Community Voices

Over the last century, Charity Hospital has become more than the city's largest and most critical medical facility – it has become a cultural landmark and an icon of our collective memory. Lower Mid-City is an historic neighborhood, with many 19th-century Victorian homes showcasing classic New Orleans architecture but it too is more than just a section of the city with buildings from a long time ago - it's a community of neighbors. The debate over the hospital proposal that would abandon Charity Hospital and demolish Lower Mid-City isn't just about policy, it's about people. This is a collection of their stories, memories, reflections, and demands.

"Where I took my first breath of life" - Musician and Community Leader Gregg Stafford

Gregg Stafford is the beloved New Orleans trumpet player, community leader and co-founder of the Black Men of Labor social aid and pleasure club. Here Mr. Stafford talks about the importance of Charity Hospital in his own life, and the life of his City of New Orleans. Charity is "where I took my first breath of life," he says. "We're trying to rebuild the city and a lot of people need Charity Hospital to reopen." See the full video here.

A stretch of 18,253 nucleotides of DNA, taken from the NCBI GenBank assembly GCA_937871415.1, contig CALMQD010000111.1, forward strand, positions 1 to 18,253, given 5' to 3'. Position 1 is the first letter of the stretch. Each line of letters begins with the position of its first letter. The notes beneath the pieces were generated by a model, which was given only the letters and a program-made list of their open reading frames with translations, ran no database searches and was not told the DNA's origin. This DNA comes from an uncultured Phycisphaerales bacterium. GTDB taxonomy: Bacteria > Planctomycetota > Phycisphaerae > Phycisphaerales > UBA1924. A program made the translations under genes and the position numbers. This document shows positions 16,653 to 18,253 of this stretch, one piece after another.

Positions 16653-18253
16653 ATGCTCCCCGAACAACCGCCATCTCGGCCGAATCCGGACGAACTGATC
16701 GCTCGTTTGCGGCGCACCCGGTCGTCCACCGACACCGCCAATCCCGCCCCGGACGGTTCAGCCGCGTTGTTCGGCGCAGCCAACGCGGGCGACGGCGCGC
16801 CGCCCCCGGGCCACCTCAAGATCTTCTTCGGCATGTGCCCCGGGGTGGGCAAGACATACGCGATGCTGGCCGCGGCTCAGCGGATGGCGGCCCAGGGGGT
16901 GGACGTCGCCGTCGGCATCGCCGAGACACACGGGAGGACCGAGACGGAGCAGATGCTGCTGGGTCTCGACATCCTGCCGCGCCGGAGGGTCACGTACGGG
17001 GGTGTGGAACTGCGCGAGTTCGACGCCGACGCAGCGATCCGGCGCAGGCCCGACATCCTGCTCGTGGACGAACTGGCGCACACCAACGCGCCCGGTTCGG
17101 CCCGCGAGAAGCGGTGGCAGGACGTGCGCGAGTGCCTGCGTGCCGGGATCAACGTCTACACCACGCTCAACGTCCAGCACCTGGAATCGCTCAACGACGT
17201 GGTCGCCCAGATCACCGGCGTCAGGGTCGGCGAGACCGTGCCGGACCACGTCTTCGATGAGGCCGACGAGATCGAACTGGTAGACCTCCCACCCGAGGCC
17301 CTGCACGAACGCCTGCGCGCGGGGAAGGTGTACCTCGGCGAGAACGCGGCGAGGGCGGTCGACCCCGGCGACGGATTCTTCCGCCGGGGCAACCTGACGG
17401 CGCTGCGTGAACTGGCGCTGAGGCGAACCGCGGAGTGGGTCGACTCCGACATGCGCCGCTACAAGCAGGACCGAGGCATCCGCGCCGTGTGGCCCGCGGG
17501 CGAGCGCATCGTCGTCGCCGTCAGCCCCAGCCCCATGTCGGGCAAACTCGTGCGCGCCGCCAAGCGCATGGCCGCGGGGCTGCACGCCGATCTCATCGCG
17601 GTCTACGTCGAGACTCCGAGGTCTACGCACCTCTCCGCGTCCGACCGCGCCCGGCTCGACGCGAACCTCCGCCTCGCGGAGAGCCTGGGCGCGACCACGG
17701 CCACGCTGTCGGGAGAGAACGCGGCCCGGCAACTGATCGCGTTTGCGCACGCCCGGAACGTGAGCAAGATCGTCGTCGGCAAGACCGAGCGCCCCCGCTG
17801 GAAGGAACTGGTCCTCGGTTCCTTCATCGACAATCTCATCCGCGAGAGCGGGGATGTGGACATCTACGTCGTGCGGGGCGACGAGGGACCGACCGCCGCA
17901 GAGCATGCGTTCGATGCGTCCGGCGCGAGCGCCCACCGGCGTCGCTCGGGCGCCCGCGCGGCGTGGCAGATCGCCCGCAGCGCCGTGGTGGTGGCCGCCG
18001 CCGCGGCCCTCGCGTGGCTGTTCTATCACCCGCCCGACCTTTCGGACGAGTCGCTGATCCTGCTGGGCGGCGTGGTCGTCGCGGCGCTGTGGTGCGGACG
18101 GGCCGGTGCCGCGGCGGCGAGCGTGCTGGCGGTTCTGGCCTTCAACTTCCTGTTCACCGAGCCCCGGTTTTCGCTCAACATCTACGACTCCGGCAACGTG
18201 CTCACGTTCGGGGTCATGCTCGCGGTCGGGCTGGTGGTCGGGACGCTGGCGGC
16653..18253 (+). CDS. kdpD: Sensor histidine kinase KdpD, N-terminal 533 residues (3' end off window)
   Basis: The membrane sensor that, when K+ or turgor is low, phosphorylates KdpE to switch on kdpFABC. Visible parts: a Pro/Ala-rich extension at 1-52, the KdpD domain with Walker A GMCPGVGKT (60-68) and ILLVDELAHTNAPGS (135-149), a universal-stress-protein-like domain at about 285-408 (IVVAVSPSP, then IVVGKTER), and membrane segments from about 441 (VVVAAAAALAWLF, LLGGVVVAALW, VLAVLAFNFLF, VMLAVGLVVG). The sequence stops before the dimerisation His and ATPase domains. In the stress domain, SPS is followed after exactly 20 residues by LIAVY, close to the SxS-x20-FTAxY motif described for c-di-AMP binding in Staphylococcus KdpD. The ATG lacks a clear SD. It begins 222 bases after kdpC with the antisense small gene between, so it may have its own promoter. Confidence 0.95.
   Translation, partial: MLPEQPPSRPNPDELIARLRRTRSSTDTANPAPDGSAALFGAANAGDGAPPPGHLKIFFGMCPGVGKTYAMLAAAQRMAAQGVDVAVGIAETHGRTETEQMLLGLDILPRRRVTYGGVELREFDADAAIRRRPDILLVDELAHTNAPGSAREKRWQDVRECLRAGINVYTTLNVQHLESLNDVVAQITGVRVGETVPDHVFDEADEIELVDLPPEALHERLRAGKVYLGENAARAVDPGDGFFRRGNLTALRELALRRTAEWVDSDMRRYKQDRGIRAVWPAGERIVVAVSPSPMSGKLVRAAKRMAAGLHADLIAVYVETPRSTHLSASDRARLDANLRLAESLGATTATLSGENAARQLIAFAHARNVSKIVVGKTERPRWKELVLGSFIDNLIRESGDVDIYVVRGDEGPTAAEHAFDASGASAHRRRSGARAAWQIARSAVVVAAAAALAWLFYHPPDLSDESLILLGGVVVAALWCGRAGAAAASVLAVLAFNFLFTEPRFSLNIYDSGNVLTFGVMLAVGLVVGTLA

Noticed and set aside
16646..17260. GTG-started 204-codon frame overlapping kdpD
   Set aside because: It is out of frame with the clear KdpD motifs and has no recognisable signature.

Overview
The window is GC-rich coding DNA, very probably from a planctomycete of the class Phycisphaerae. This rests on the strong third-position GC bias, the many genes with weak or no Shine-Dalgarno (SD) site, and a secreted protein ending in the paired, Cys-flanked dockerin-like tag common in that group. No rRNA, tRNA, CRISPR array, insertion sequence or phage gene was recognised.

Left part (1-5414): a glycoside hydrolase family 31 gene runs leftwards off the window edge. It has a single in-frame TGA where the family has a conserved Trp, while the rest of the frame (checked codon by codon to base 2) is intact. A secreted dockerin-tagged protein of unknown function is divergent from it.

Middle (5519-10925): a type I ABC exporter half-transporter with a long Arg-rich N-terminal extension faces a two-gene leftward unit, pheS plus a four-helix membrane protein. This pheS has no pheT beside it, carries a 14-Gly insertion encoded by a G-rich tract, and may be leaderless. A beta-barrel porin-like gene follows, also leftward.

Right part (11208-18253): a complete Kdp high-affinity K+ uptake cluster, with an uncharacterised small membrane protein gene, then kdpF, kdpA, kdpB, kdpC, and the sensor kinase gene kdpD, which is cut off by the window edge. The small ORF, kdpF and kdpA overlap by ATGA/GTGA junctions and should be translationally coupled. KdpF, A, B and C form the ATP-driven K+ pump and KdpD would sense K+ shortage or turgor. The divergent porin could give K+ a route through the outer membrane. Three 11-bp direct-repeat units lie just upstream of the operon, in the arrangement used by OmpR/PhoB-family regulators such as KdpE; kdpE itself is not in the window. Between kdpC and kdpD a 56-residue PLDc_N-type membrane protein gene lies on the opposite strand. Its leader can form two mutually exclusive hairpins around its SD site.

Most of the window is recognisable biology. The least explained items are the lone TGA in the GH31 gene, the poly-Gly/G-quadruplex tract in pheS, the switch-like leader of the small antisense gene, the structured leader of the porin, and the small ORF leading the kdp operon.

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"Charity is a central part of the community" - New Orleans Author Tom Piazza

Tom Piazza is the New Orleans-based author of City of Refuge and a writer for the upcoming HBO series Treme. His book Why New Orleans Matters, written immediately after Hurricane Katrina, received the 2006 Humanities Book of the Year Award from the Louisiana Endowment for the Humanities. Here Mr. Piazza speaks from about the importance of Charity Hospital from the porch of a Lower Mid-City home. "Charity is a central part of the community," he says. "New Orleans seems to be based, in large measure, on a respect for and an understanding of the past. If you lose that, you lose a lot of what makes the city what it is." See the full video here.

 

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"The hospital looked good...they banned us from the building" Dr. Kiersta Kurtz-Burke